My Morning Jacket, Band of Horses rock, haunt Stage AE


Share with others:


Print Email Read Later

When the concert schedule was unveiled back in the spring, that late August date with My Morning Jacket and Band of Horses sure looked good on paper.

It was even better live, as both bands delivered to the hilt Tuesday night at a packed Stage AE.

The common thread between the indie-rock powerhouses are the siren voices of MMJ's Jim James and BOH's Ben Bridwell, both of which sounded angelic, immaculate, haunting, flat-out amazing, rising up over the cool, cloudy North Shore.

My Morning Jacket is, quite simply, one of the best live bands on the planet -- the place where indie-rock and jam-rock meet. Not only is the Kentucky quintet heavier than a lot of metal bands (seriously), it can take off into majestic art-rock, sound as psych-folky as the Dead or tear into a soulful Southern jam to rival the Allman Brothers.

Occasionally, some of that will happen in the same song (see "Easy Morning Rebel").

Mr. James has a big weapon in his arsenal, and he's not afraid to use it, as anyone who has heard the howls on "Wordless Chorus" would know. On Tuesday, the fully engaged fans raised their arms and howled along with him, as he prowled the stage with his long wild hair and azure blue, hooded cape.

Behind him is a band -- guitarist Carl Broemel, keyboardist Bo Koster, bassist Tommy Blankenship and drummer Patrick Hallahan -- that, going on 15 years, hauls it like a "Steam Engine," which happened to be the title of the heavy 12th song.

MMJ plays a sprawling, two-and-a-half hour set, so if you're tagging along with a friend and don't know the material, it's a long night -- especially with Mr. James using his high lonesome voice more as an instrument than a narrative tool.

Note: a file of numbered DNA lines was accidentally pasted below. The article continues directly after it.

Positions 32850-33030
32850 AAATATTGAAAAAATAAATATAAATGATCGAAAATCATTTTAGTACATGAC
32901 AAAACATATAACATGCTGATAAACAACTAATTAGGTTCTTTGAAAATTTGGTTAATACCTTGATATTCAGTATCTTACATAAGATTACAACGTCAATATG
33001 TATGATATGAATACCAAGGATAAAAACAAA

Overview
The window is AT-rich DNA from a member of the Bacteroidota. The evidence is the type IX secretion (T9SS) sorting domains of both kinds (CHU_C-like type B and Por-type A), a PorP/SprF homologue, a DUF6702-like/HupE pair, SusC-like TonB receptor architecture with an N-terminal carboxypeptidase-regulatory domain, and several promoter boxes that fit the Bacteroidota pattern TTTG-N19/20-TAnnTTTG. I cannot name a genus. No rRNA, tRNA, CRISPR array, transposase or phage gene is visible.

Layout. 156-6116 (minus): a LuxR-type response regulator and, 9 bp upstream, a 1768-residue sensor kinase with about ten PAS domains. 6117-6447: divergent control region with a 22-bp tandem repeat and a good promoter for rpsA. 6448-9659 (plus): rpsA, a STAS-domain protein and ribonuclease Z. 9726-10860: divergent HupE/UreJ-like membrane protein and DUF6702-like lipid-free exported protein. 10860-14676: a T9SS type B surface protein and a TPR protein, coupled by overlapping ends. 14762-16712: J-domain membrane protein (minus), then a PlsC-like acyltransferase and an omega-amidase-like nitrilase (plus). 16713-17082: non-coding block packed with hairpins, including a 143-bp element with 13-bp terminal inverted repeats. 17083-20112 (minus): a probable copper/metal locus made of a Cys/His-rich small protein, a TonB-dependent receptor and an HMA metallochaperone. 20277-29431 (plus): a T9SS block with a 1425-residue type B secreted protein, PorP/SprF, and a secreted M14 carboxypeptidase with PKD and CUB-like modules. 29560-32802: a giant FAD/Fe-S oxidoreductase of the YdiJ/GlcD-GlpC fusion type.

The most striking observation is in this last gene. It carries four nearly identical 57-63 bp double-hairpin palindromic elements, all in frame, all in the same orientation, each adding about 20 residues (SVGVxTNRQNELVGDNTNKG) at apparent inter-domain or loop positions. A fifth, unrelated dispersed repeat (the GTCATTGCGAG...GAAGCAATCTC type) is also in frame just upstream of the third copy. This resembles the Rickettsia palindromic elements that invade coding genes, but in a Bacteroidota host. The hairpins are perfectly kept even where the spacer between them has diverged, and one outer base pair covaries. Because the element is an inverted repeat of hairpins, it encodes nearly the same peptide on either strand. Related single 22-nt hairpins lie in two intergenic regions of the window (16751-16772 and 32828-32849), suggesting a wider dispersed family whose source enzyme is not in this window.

No one could complain that it all sounds alike, though. MMJ mixed big slow-burns like opener "Rollin' Back" and the vintage "I Think I'm Going to Hell" with the easy flowing likes of "Lowdown" and such driving rockers as "Outta My System" and "First Light," a rare Beatles-style rave-up.

"Master Plan," with its hint of "Bad Company," was a monstrous metallic jam complete with a showdown between Mr. Broemel's fierce guitar and Mr. Koster's classic organ swirl. The pretty seduction of "Librarian" was as folky as it got, until the encore when the Band of Horses returned to let his voice soar with Mr. James on "Wonderful (The Way I Feel)."

My Morning Jacket pulled out some of the big guns late, closing with "Magheetah," on which Mr. James sounds like a one-man choir, and returning for a six-song encore highlighted by "I'm Amazed" and the furious, jaw-dropping jams on "Lay Low" and "One Big Holiday."

The only thing missing from the set was the surprise cover, which lately has included The Clash's "Rock the Casbah" (and it was the late Joe Strummer's 60th birthday!), George Harrison's "Isn't it a Pity" and Prince's "I Could Never Take the Place of Your Man."

Mr. James stopped once during the proceedings to praise the city ("You got yourself a little slice of heaven here") and tease a television show he's working on about the early days of steel making.

Band of Horses, one of Seattle's finest, opened with an hour-long set that was worthy of headliner status.

The five-piece had a similar range, going from shoegazing epics ("The First Song," "The Great Salt Lake") to glorious indie-pop ("Is there a Ghost," "No One's Gonna Love You") to the rootsy "Everything's Gonna Be Undone" from the new album, "Mirage Rock," due on Sept. 18 and sounding like a good one.

Mr. James came out to harmonize on another new song, "Slow Cruel Hands of Time."

After the organ-fueled "Infinite Arms," complete with dark guitar squalls, Mr. Bridwell, said, "I was trying to see if we could make it rain, damn."

Those drops came, appropriately enough, during the band's anthemic finale "The Funeral."

neigh_city - musicreviews

Scott Mervis: smervis@post-gazette.com and on Twitter @scottmervis_pg.


Advertisement
Advertisement
Advertisement

You have 2 remaining free articles this month

Try unlimited digital access

If you are an existing subscriber,
link your account for free access. Start here

You’ve reached the limit of free articles this month.

To continue unlimited reading

If you are an existing subscriber,
link your account for free access. Start here